Kevin Kelly - internet pioneer and co-founder of Wired magazine. Author of several books, including What Technology Wants.
Discussion about the coevolution of technology and human culture, and technology's ever more dominant role.
Understanding the role of technology in human cultural evolution since its beginning is critical to understanding the nature of the noosphere.
Kevin Kelly is an icon of the Internet Age. He co-founded Wired Magazine in 1993, where his current title is “Senior Maverick”. In the 1980s he was publisher and editor of Whole Earth Review, which, under his direction and editorship, “was the first consumer magazine to report on virtual reality, ecological restoration, the global teenager, Internet culture, and artificial life.” Many more milestones of his career can be found on his biography page.

He has also written several books, including Out of Control: The New Biology of Machines, Social Systems, & the Economic World, The Inevitable: Understanding the 12 Technological Forces That Will Shape Our Future, and one that is the main focus of this conversation, What Technology Wants.

It is easy to see why Kevin’s perspective is relevant to our own investigation into the Science of the Noosphere. The coevolution of humanity and technology began with the birth of the noosphere, and has been closely linked ever since. Interestingly, one of the ideas in What Technology Wants is that technology has a sort of autonomous evolutionary path of its own. He puts it this way:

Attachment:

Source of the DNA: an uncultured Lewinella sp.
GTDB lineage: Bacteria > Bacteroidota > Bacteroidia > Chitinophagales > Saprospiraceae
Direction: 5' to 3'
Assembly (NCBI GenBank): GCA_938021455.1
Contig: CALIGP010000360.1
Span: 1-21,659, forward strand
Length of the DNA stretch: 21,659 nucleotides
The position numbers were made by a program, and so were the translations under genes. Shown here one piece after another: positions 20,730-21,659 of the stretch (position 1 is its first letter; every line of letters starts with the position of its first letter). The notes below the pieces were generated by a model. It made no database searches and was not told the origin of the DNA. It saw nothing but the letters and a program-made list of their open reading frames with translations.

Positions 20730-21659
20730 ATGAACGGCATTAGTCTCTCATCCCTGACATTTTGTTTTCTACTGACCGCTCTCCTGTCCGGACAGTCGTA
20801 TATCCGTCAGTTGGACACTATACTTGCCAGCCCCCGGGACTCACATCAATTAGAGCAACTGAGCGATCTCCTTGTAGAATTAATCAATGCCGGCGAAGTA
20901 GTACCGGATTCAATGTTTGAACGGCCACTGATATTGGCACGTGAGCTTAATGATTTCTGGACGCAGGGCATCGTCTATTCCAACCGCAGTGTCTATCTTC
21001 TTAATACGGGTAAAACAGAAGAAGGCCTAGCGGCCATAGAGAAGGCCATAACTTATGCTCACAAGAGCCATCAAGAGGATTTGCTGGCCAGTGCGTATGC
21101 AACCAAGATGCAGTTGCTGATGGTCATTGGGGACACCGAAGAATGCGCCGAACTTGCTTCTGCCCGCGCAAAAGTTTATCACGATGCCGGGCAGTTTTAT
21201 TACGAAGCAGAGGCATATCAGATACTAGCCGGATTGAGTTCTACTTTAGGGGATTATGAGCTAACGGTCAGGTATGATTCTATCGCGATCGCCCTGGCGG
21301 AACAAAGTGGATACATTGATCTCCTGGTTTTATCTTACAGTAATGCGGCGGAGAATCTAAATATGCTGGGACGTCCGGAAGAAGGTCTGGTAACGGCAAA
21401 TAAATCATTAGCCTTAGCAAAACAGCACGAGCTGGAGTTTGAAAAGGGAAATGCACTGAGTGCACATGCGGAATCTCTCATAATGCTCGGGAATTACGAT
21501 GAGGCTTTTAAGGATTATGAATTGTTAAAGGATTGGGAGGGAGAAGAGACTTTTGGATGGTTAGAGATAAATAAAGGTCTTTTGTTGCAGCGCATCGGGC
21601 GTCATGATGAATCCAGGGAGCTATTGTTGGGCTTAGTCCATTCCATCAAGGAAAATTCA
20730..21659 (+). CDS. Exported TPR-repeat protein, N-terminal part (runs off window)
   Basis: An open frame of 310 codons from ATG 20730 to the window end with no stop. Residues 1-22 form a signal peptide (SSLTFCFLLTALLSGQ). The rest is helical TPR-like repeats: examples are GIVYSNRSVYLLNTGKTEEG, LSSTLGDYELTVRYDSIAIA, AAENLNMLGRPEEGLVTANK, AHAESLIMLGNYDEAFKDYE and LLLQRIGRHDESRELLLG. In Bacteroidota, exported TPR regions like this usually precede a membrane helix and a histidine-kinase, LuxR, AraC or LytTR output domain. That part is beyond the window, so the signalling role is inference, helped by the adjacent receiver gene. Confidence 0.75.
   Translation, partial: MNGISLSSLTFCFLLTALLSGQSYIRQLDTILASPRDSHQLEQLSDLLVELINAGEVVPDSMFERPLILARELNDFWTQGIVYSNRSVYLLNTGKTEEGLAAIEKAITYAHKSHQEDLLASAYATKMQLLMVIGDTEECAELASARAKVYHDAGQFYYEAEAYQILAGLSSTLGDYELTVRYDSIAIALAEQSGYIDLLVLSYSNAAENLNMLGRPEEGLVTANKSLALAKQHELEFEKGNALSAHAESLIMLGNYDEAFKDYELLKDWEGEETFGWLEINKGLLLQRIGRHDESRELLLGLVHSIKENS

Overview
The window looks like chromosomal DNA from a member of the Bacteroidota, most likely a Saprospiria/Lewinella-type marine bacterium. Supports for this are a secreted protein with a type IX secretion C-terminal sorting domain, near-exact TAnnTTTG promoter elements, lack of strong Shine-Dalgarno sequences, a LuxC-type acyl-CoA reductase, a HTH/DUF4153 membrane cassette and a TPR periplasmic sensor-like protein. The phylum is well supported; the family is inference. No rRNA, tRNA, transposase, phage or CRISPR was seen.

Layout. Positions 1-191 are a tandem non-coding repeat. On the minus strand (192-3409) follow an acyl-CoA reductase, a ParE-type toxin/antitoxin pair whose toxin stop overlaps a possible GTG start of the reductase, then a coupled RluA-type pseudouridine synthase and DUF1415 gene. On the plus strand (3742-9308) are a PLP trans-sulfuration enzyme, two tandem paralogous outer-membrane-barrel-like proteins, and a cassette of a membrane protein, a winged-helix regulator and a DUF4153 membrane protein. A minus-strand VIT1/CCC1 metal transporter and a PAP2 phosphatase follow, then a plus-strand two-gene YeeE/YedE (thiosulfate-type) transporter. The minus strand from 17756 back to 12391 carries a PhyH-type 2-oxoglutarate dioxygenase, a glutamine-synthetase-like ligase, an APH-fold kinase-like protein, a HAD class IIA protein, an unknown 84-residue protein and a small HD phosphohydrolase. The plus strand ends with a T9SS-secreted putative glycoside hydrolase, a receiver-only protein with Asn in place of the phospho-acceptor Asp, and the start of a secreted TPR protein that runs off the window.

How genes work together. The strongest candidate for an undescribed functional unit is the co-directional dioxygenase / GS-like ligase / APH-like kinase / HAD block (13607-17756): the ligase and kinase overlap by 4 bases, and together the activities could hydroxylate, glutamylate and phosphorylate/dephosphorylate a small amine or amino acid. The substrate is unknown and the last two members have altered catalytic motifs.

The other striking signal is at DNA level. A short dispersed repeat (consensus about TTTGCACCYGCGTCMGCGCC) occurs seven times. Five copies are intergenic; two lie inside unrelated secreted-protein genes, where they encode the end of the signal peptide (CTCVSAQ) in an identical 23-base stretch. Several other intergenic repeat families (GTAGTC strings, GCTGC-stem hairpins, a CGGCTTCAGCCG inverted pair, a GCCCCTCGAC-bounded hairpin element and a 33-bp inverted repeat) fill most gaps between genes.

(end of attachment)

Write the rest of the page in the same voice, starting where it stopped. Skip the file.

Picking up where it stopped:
“At some point in its evolution, our system of tools and machines and ideas became so dense in feedback loops and complex interactions that it spawned a bit of independence. It began to exercise some autonomy.

At first, this notion of technological independence is very hard to grasp. We are taught to think of technology first as a pile of hardware and secondly as inert stuff that is wholly dependent on us humans. In this view, technology is only what we make. Without us, it ceases to be. It does only what we want. And that’s what I believed, too, when I set out on this quest. But the more I looked at the whole system of technological invention, the more powerful and self-generating I realized it was.”

This idea is closely akin to Teilhard’s description of The Mechanical Apparatus in The Formation of the Noosphere, where he writes:

“The significance and biological function of the tool at last separated from the limb has, as I was saying, long been recognized; and it has long been realized that the tool separated from Man develops a kind of autonomous vitality. We have passive machines giving birth to the active machine, which in turn is followed by the automatic machine.”

This all makes for a lively and highly relevant conversation between Kevin and David Sloan Wilson, another valuable and fascinating discussion that contributes to a deeper understanding of the Science of the Noosphere.
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